Original URL path: http://www.nbmtlink.org/resources_support/spg/spg_emotional.htm (2015-03-27)
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  • Changes in Appearance - Survivorship Guide for Bone Marrow/Stem Cell Transplant - Resources and Support - National Bone Marrow Transplant Link
    this has had no effect on my life Changes in body image can cause great distress and can lead to feelings of shame embarrassment inferiority or anger These feelings can have a profound impact on quality of life and can restrict our activities in many ways including Reluctance to leave the house Reluctance to date or meet new people Embarrassment to undress in front of others Shying away from intimate contact and sex Inability to accept the new self Coping with a Changed Appearance It is helpful to remember that our appearance is only the tip of the iceberg of who we are Most people appreciate us not just for our looks but for our actions compassion humor skills integrity vulnerabilities and strengths In the end it is behavior much more than looks that determines how well a person will do in social situations Here are some ways of coping that others have found helpful You can try one or more strategies at the same time As much as possible stop comparing what you look like today to what you looked like before Find ways to embrace and value the things that you still like about your appearance Look at yourself with compassion maybe a little humor and to whatever extent possible let go of self judgment Reframe the situation Change your perspective and find ways to see beauty or meaning in the imperfection What may be an ugly scar can also be seen as a badge of courage a testament to all that you have gone through As one person stated in their tag line Scars are like tattoos but with better stories Continue to do the things that promote health and well being such as maintaining an active lifestyle exercising eating well sleeping enough doing things you enjoy A healthy lifestyle may not restore your appearance to what it once was but it will help you look and feel better Consider going to a makeup specialist a stylist or to a program such as the American Cancer Society s Look Good Feel Better program www lookgoodfeelbetter org to help you spruce up your appearance through makeup and changes in hair style or clothing If you can t learn to love your new look try to stop caring about what others may think about your appearance This may require changing what you value about yourself grieving what you have lost and pushing yourself to change your priorities Keep in mind that beauty is in the eye of the beholder and it is subjective Your body image is what you believe about your body but does not necessarily reflect what others see What you find unattractive may be attractive or not noticeable to someone else Have a sense of humor One survivor with blotchy discolored skin noted Guess I won t be modeling bathing suits anymore unless it is the leopard skin print Continue pursuing relationships friendships and activities that you love Relationships succeed or fail all the time based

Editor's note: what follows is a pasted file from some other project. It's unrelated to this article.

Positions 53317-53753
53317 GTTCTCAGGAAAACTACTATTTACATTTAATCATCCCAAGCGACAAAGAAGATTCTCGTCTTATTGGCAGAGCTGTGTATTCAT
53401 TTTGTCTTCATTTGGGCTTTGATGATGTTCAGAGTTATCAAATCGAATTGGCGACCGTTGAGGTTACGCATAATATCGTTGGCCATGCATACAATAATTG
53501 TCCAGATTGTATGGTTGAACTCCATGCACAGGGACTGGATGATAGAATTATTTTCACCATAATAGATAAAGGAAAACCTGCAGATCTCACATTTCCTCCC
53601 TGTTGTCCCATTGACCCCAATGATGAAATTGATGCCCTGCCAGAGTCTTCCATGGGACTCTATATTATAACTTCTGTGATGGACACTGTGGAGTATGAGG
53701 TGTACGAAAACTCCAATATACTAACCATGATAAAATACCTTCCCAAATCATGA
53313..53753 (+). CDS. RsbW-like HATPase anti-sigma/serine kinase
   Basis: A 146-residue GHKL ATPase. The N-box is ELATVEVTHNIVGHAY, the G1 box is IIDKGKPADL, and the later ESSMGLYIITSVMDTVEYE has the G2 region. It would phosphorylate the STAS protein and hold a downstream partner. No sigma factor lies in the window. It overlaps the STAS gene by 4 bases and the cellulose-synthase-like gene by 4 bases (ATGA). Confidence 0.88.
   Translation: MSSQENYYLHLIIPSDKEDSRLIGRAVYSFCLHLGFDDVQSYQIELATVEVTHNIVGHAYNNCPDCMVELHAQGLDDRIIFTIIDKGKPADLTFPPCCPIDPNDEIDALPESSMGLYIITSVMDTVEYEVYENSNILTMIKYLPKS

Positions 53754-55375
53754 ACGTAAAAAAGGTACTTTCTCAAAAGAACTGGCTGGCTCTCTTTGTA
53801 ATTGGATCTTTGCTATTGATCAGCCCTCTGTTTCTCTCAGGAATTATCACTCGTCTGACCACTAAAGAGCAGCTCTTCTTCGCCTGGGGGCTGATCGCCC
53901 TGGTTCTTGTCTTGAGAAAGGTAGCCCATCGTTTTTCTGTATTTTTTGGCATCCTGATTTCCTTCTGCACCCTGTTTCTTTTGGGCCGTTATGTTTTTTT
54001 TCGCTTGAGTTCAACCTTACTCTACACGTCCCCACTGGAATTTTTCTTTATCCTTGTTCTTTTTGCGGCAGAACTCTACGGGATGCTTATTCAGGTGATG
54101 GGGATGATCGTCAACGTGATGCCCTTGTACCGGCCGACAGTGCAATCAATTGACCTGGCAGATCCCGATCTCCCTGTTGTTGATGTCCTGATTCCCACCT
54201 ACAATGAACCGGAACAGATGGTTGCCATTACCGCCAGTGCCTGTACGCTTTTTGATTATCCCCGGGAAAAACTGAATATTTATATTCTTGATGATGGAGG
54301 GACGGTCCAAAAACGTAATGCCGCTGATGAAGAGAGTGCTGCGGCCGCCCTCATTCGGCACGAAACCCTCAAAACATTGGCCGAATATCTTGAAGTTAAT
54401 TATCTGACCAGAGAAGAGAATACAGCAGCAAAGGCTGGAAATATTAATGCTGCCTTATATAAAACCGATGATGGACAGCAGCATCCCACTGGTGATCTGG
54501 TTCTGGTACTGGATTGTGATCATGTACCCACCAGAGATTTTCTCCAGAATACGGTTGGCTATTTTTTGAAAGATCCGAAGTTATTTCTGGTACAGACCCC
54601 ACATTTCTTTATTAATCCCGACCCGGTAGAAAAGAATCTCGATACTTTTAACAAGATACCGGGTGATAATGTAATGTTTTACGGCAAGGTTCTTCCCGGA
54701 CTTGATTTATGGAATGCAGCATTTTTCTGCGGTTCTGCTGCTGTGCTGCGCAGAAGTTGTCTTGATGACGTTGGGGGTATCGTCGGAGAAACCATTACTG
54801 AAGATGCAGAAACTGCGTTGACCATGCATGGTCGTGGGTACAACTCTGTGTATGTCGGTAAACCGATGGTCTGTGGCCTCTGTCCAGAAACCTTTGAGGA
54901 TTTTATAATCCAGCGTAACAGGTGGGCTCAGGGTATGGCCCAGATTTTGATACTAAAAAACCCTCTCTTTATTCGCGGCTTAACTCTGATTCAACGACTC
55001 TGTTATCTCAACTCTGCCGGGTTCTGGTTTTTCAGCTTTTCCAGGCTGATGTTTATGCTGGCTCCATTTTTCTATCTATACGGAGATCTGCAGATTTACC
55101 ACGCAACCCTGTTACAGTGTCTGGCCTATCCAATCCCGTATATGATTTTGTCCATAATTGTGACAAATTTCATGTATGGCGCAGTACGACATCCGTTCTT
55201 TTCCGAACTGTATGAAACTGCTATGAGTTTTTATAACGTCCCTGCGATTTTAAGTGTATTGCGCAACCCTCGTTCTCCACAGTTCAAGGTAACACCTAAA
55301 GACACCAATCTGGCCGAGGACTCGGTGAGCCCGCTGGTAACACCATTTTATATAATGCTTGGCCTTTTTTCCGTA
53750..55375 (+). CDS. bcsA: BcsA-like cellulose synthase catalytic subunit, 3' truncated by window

Original URL path: http://www.nbmtlink.org/resources_support/spg/spg_appearance.htm (2015-03-27)